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The holidays are behind us and we are waking up to frosty mornings in Napa Valley. The ground is barren and spring seems a long way off. While gardening is probably the last thing on your mind, now is actually the best time to plant a bare-root fruit tree. 

Buying a bare-root tree is also the most affordable way to add a fruit tree to your garden. Local nurseries have a large selection.

Before purchasing a bare-root tree, evaluate your site. All fruit trees need good soil, adequate drainage and at least six to eight hours of sun a day. 

Make sure your chosen site has soil that is not too compacted or rocky. Otherwise, you won’t be able to dig a suitable hole. Ideal soil pH for most fruit trees is around 6.5.

Test for drainage by digging a posthole 30 inches deep and filling it with water. If the hole empties in less than 24 hours, you have good drainage. If it empties in 48 hours, conditions are marginal. If you find standing water after 48 hours, the site is unsuitable for a fruit tree. 

Even if you have good soil and drainage, you will not have success with fruit trees if the site is shady. Also consider the proximity of structures, trees, fences, pavement and utility lines. A standard bare-root fruit tree can reach 35 feet in height.

If your site is appropriate, head to the nursery and look for a tree that bears fruit you enjoy. (Nothing is sadder than a fruit tree whose fruit is left to drop and rot.) Local nurseries offer a good selection of stone fruit trees and pome fruit trees. Stone fruits are those with a single pit in the center, such as peaches, plums, pluots, apricots, cherries, nectarines and almonds. Pome fruits include apples, pears, pomegranate and quince.   Apples, figs, pears, persimmons, plums, pluots, pomegranates and quince are particularly well suited to Napa Valley’s clay soils and wet springs.

The tree’s label should indicate whether it is dwarf, semi-dwarf or standard size. Dwarf trees generally grow no more than 12 feet tall; semi-dwarf trees top out at about 20 feet and standard trees at 35 feet. Tree height does not affect fruit size. If space is a consideration, choose a dwarf or semi-dwarf variety. In all cases, proper pruning can help you keep the fruit within reach. 

Some fruit trees are not self-fertile and need another tree of the same type for pollination and fruit set. Consult the label or ask the nursery staff. Even self-fertile varieties will set a better crop with another tree of the same type nearby. 

The label should also tell you how many  “chill hours” your tree requires to set fruit. Chill hours are the total accumulated winter hours at or under 45 degrees Farenheit in your area. These hours need not be continuous. Napa usually has between 700 and 1,000 chill hours.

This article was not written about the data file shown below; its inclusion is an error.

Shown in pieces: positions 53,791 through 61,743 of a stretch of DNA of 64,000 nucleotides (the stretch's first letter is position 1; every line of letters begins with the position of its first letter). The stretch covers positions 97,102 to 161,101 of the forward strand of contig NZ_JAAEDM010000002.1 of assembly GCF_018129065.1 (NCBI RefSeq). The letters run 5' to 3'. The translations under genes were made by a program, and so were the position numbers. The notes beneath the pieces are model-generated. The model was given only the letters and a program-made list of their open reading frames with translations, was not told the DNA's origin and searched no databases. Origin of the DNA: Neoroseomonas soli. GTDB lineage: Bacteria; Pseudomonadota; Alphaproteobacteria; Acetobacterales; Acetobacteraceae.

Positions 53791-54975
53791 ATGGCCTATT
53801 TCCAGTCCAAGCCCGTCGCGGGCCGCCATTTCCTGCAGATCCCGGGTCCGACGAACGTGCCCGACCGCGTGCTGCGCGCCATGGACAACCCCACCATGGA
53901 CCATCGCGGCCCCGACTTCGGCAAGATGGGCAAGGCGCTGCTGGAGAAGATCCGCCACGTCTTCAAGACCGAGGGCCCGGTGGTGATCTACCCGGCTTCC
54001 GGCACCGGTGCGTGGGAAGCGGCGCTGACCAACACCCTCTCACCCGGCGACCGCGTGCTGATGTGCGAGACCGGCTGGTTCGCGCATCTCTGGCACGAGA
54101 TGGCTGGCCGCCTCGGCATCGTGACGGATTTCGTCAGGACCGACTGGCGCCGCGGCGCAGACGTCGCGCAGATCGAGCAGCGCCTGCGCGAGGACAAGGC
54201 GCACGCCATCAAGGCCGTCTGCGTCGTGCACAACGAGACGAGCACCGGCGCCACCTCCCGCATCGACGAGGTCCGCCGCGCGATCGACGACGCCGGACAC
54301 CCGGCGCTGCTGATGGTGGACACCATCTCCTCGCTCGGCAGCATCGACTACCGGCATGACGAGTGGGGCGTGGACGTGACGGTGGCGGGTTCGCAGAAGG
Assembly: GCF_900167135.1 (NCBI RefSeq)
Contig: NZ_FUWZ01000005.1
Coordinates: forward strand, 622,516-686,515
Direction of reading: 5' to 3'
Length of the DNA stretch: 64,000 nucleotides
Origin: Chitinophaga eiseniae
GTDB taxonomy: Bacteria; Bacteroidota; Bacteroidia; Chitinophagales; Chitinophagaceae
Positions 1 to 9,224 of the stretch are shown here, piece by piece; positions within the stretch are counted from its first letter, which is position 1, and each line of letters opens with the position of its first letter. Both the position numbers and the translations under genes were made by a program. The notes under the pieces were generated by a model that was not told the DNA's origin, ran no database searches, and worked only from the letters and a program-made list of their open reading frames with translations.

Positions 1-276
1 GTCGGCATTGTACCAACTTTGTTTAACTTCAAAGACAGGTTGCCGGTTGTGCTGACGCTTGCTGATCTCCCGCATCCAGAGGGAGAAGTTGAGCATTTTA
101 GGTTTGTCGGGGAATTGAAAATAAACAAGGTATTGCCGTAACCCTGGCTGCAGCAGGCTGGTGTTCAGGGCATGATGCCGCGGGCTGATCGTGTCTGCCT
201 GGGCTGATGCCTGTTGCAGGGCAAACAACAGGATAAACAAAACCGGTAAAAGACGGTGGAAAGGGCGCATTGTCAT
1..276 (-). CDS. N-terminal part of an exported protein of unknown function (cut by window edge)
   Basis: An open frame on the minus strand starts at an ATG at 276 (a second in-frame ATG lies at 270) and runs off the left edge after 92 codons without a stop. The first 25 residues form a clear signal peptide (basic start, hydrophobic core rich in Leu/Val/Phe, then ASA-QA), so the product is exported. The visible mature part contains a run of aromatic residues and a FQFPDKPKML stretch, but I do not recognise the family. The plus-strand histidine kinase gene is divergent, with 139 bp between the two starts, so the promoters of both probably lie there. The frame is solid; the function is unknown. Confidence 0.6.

Finally, the label should also tell you when you can expect to harvest fruit. Consider planting early, mid-season and late varieties of a favorite fruit to lengthen the harvest season.

Look for a bare-root tree with a trunk diameter from 1/2 inch to 5/8 inch. This tree will have a better survival rate and be quicker to establish than a smaller or larger bare-root tree. Inspect the roots. They should look strong, healthy, unbroken and untwisted.

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Plant your tree soon after purchase. If you must wait, keep the roots moist and shaded. Dig the planting hole slightly deeper than the depth of the roots and two to three times as wide. You do not need to add any fertilizers or amendments to the planting hole.  Plant the tree several inches above ground level to avoid crown rot disease.

Water thoroughly after planting. Protect from sunburn by whitewashing the trunk with a mixture of equal parts flat white latex  paint and water. Keep irrigation water away from the trunk by positioning drip emitters in a circular pattern a foot away from the trunk. Apply a thick layer of mulch around your new tree, irrigate regularly, and avoid fertilizing until your fruit tree is well established. 

Free Pruning Workshops: Napa County Master Gardeners will offer a free workshop on pruning fruit trees from 9 a.m. to 12:30 p.m. on Saturday at Napa Valley College’s Upper Valley campus; and from 9 a.m. to 12:30 p.m. on Jan. 23, at the UC Cooperative Extension office in Napa (address below), rain or shine. Both workshops will include field pruning demonstrations so dress accordingly.

On Jan. 30, from 10 a.m. to noon, the Master Gardeners will conduct a free workshop on rose pruning at the University of California Cooperative Extension office in Napa. 

To register for these workshops, call the Napa County Master Gardeners at 253-4221 or visit their Web site at http://cenapa.ucdavis.edu

Napa County Master Gardeners answer gardening questions Monday, Wednesday and Friday, 9 a.m. to noon, at the UC Cooperative Extension office, 1710 Soscol Ave., Suite 4, Napa, 253-4221, or (877) 279-3065.

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